Lastly, as mentioned by Craig , you can always outsource the longer runs if you can find a trusted local trade printer.
 

printing656

Well-known member
Thank you everyone who has responded already. These are all great points and it's interesting hearing the different experiences/opinions. I've gone out to a copier competitor to get a bid on a faster, larger, better machine as well as asked my current vendor to sharpen their pencils and see what they can do. In my mind, labor will be the deciding factor and whether or not we can stomach having dedicated staff XX number of hours per week running this press. I'm concerned we may have to hire someone due to the dedicated time current staff will have to give the press-being unable to multitask multiple machines at the same time.
 

davarino

Well-known member
Definitely you should look at the "trade printer" option if you can find one whom you can trust.

Litho press shops are true bargain centers if you're running 5M or more impressions per side and can gang up several jobs on a press sheet.

Think of a "13x19 click charge" equivalent of less than 3.5¢ at 5000 if you can gang 4-up at a time, or less than 2.5¢ at 10,000. (This does not include bindery costs or paper, of course.)

Buying your own press is a completely different issue.

Unless you are willing to take the leap of getting a good press operator, a "half-size" or larger press, and a complement of bindery equipment to handle the work, you're better off not touching it. Money in press is made from volume and from craft efficiencies; if you don't have experienced printshop management it would usually not be worth attempting starting a press-production area.
 

_socket

Well-known member
So jobbing out and cost is highly dependent if you are breaking the setup costs. You say 5k impressions. This would imply a duplex 12x18 with 2.5M? If this is the case you would need 8 plates for every 5k impressions. Comparing just plate cost to impression cost is a good start. I see the impression avg cost per a job at $200 and a DI plate cost being about half that. On the 8M sheet jobs you would diffidently save money by running a DI ($640 vs $100). I will say a DI is a good fit if you have a single press sheet type and run a lot of it like newsletters.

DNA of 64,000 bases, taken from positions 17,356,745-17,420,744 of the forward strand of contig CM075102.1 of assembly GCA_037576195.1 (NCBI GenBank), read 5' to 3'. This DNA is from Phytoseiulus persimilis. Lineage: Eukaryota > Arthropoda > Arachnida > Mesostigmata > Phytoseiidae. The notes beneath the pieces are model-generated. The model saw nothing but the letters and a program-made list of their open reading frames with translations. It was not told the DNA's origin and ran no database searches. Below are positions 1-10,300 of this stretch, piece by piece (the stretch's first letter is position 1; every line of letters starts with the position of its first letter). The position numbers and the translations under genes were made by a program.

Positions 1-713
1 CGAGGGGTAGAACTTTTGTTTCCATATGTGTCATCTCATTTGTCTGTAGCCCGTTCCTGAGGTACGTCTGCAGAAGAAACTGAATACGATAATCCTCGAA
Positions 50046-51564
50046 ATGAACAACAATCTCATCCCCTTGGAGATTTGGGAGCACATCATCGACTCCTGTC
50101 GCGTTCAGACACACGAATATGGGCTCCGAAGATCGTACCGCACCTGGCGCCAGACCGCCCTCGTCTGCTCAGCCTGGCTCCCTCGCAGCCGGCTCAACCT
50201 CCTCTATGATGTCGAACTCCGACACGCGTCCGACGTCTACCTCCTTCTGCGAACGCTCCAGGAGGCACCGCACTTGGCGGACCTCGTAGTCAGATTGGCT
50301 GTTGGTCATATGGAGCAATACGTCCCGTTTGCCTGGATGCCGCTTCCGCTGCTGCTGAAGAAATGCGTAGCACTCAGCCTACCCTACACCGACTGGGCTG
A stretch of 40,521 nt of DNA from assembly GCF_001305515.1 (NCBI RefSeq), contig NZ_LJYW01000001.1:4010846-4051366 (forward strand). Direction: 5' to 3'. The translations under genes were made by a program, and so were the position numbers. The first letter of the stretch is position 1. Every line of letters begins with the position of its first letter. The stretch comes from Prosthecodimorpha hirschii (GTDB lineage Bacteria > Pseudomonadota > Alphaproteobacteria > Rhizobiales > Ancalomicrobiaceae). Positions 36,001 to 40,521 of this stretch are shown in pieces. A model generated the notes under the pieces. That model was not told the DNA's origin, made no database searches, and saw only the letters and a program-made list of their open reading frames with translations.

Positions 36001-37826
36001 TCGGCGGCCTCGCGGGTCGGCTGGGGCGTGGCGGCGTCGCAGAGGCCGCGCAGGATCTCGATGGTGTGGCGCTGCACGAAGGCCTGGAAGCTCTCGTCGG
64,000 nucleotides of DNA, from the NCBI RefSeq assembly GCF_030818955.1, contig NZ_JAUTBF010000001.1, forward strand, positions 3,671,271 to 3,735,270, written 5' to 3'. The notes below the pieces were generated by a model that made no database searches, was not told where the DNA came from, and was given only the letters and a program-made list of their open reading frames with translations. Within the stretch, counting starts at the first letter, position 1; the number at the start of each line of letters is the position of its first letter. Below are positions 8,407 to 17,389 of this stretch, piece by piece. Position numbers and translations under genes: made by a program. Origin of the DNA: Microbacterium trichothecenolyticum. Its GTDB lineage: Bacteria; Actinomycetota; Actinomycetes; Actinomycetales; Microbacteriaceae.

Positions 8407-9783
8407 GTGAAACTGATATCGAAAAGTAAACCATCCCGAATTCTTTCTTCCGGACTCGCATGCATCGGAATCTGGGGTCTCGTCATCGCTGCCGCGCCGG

prepmaster

Well-known member
I had a Ryobi 3404 which I kept for 12 million impressions. Then I moved to Konica with their then new BizHUB Press C1060. I used to have 4 employees and now it's just me. I'm making more profit now than I did with my DI. Presstek the company that created the DI Plate technology shot all of it's DI users in the foot. Their plates are way too expensive (between $900 to $1200 per set of 28 jobs) to make any money especially if you can get the same exact thing way cheaper on a gang-run press. A company by the name of VIM came out with better plates at one third the price which then made sense but Presstek bought them out parted the company so that there was no competition. They raised the price of both plate brands to 900 to 1200. That's when I decided to sell it off. Bought it for 350,000 and sold it for 25,000. Oh Well... Not only that.... The maintenance on that machine was really high with all sorts of problems in the electronics. NOT WORTH IT....
The Konica has been a steady partner for 7 million impressions now and I am glad I did what I did. If I need to increase my capacity in the future I will probably buy another one and work it in-line... THINK carefully before you make any decisions....
 

gregbatch

Well-known member
Definitely you should look at the "trade printer" option if you can find one whom you can trust.

Litho press shops are true bargain centers if you're running 5M or more impressions per side and can gang up several jobs on a press sheet.

Think of a "13x19 click charge" equivalent of less than 3.5¢ at 5000 if you can gang 4-up at a time, or less than 2.5¢ at 10,000. (This does not include bindery costs or paper, of course.)

Buying your own press is a completely different issue.